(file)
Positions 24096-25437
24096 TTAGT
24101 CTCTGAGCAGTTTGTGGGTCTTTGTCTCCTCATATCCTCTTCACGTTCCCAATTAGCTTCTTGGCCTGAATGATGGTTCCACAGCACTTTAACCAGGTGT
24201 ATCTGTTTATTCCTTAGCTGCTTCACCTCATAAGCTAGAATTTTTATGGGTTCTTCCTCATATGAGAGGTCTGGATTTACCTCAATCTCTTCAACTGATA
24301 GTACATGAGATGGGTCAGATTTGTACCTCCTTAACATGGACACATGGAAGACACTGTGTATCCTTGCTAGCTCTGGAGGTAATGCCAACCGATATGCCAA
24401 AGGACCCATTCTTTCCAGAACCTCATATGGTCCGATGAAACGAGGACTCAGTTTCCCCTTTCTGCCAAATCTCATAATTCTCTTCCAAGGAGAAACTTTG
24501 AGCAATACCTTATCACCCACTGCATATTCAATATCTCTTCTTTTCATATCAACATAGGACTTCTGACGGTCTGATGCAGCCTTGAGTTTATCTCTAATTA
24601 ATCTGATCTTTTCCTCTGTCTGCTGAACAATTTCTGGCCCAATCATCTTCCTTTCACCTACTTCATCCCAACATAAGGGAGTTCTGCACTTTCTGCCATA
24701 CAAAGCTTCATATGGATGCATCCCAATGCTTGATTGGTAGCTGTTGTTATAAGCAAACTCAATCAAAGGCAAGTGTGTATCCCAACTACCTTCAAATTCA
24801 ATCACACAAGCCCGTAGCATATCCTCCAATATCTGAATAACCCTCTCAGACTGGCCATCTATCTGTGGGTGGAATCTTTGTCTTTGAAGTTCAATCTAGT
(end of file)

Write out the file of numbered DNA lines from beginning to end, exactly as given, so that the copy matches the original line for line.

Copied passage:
Positions 24096-25437
24096 TTAGT
24101 CTCTGAGCAGTTTGTGGGTCTTTGTCTCCTCATATCCTCTTCACGTTCCCAATTAGCTTCTTGGCCTGAATGATGGTTCCACAGCACTTTAACCAGGTGT
24201 ATCTGTTTATTCCTTAGCTGCTTCACCTCATAAGCTAGAATTTTTATGGGTTCTTCCTCATATGAGAGGTCTGGATTTACCTCAATCTCTTCAACTGATA
24301 GTACATGAGATGGGTCAGATTTGTACCTCCTTAACATGGACACATGGAAGACACTGTGTATCCTTGCTAGCTCTGGAGGTAATGCCAACCGATATGCCAA
24401 AGGACCCATTCTTTCCAGAACCTCATATGGTCCGATGAAACGAGGACTCAGTTTCCCCTTTCTGCCAAATCTCATAATTCTCTTCCAAGGAGAAACTTTG
24501 AGCAATACCTTATCACCCACTGCATATTCAATATCTCTTCTTTTCATATCAACATAGGACTTCTGACGGTCTGATGCAGCCTTGAGTTTATCTCTAATTA
24601 ATCTGATCTTTTCCTCTGTCTGCTGAACAATTTCTGGCCCAATCATCTTCCTTTCACCTACTTCATCCCAACATAAGGGAGTTCTGCACTTTCTGCCATA
24701 CAAAGCTTCATATGGATGCATCCCAATGCTTGATTGGTAGCTGTTGTTATAAGCAAACTCAATCAAAGGCAAGTGTGTATCCCAACTACCTTCAAATTCA
24801 ATCACACAAGCCCGTAGCATATCCTCCAATATCTGAATAACCCTCTCAGACTGGCCATCTATCTGTGGGTGGAATCTTTGTCTTTGAAGTTCAATCTAGT